Family Fun

Family Fun: ASOBono! at Tokyo Dome City (Tokyo)

I had a bit of an unscheduled trip to Tokyo last week, tacked on right before a weekend in Kyoto from which I am just now returning as this posts. I’m not complaining, mind you. I love my former hometown of Tokyo as much as a girl can and will take any excuse to go back. This time, however, I had my toddler in tow ago and while my husband was off at various work-related events, I found myself with some hours to kill and a desire to find an activity out of this endless summer humidity.

Thankfully, I remembered a website I had seen ages ago on ASOBono, part of the entertainment complex attached to the Tokyo Dome City complex (where the Tokyo Giants play). It seemed like the perfect indoor activity so when the hot temperatures of early afternoon rolled around, off we trundled to ASOBono.

Here in Kumamoto, the city runs a (free) play center that houses activity spaces for kids of all ages (a bit like Kichijoji 123 if you remember this post from a year ago). ASOBono is a private enterprise but the set-up they have is like my local play center on steroids. The first room you enter is a huge indoor jungle gym, complete with slides, climbing ropes, a climbing wall and a pirate ship themed area. At the base of that is a ball pit and padded boundaries where parents could sit and observe. A bouncy house stands next to that and frankly, if I hadn’t insisted, my daughter would never have left this little playground heaven.

The indoor playground

The indoor playground

But don’t let your kids spend all their time here. They might want to construct their own mini town and train set in the massive train room (at least 15 different sets were being used when we were there). Or perhaps they can shop for plastic food at the mini market and cook up something good for you to eat at the attached pretend restaurant area. There was a music corner, an area with all the accessories needed for playing house with a selection of dolls, a game room (think checkers with bear-shaped pieces and cool mind-engaging games) and a wall devoted to designs that kids could add magnetic puzzles pieces to.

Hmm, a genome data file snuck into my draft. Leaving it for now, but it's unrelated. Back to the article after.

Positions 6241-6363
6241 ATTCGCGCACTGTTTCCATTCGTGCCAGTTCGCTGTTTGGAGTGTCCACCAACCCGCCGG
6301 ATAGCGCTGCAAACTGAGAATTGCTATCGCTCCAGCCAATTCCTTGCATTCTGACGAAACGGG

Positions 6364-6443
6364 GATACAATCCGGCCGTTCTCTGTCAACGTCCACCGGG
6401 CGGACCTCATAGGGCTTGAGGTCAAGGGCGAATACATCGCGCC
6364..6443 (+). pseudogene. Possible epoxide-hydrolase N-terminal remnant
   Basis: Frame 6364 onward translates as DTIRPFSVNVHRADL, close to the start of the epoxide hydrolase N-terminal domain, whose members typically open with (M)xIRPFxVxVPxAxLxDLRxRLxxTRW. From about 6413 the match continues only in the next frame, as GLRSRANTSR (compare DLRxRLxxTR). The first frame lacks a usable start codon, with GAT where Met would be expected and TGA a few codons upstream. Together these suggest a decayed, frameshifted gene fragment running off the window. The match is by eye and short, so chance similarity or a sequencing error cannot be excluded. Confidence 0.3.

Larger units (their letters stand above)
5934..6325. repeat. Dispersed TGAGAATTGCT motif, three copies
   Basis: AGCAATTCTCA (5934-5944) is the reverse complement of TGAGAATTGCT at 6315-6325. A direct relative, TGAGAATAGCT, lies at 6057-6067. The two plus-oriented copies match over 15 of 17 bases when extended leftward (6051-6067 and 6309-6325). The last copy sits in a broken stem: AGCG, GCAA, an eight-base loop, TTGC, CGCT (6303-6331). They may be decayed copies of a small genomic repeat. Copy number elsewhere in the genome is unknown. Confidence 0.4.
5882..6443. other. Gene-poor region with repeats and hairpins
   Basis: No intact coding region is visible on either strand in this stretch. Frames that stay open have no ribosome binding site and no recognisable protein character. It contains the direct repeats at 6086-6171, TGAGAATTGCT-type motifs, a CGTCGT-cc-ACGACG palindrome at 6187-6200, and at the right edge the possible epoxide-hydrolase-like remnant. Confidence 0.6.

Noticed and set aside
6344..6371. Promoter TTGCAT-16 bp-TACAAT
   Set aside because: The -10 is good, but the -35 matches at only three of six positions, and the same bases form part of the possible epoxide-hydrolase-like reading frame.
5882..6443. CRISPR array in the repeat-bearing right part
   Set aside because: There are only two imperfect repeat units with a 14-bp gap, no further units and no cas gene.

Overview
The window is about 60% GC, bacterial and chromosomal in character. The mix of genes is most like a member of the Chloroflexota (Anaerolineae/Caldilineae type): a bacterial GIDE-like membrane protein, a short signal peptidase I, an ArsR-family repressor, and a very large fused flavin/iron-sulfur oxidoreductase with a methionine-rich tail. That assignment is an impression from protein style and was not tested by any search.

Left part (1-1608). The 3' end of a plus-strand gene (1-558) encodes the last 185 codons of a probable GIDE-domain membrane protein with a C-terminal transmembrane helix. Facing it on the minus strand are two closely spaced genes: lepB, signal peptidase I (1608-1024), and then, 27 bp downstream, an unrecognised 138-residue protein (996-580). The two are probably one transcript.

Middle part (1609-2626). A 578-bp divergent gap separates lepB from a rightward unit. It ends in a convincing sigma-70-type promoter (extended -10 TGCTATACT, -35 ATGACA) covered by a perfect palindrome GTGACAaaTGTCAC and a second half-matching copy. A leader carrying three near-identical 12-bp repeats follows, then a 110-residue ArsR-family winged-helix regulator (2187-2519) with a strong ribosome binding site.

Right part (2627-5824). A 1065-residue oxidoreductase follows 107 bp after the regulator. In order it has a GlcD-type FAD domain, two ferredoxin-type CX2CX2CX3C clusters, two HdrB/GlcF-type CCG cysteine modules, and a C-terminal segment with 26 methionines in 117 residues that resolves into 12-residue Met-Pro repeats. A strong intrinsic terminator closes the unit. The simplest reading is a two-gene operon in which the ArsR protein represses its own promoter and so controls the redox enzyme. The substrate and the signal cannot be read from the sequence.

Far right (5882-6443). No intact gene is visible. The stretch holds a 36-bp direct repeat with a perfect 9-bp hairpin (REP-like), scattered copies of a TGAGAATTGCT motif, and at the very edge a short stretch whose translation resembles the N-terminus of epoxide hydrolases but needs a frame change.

For the younger set, an entire playroom was devoted to 0-24 months only and was conveniently located right next to the nursing area and the bathrooms, both of which were equipped with baby changing areas.

The train room

The train room

The only downside to ASOBono is that this playtime comes at a hefty price. Adults pay a flat fee of ¥900 for the day. Kids above 6 months cost ¥900 for the first hour and ¥400 for each additional half hour. An all day pass for the kids is an excellent value at ¥1500, and is usually available on weekdays but we didn’t have it offered to us this trip. (Perhaps because the site was extremely crowded on these last few days of summer vacation.) I hustled my daughter out of there right at the 60 minute mark to keep the financial damage low, but she would have happily stayed for hours had I let her.

This isn’t the cheapest option to entertain your kids in Tokyo, but on a hot or rainy day, I would absolutely suggest this as an alternative. Parents can take turns exploring the Tokyo Dome Complex or the nearby Koishikawa Korakuen Garden while junior plays happily for an hour or so. Judging from my daughter’s delight, we’ll definitely make a return trip here someday.

The Tokyo Dome City website has a bit of information in English about ASOBono.

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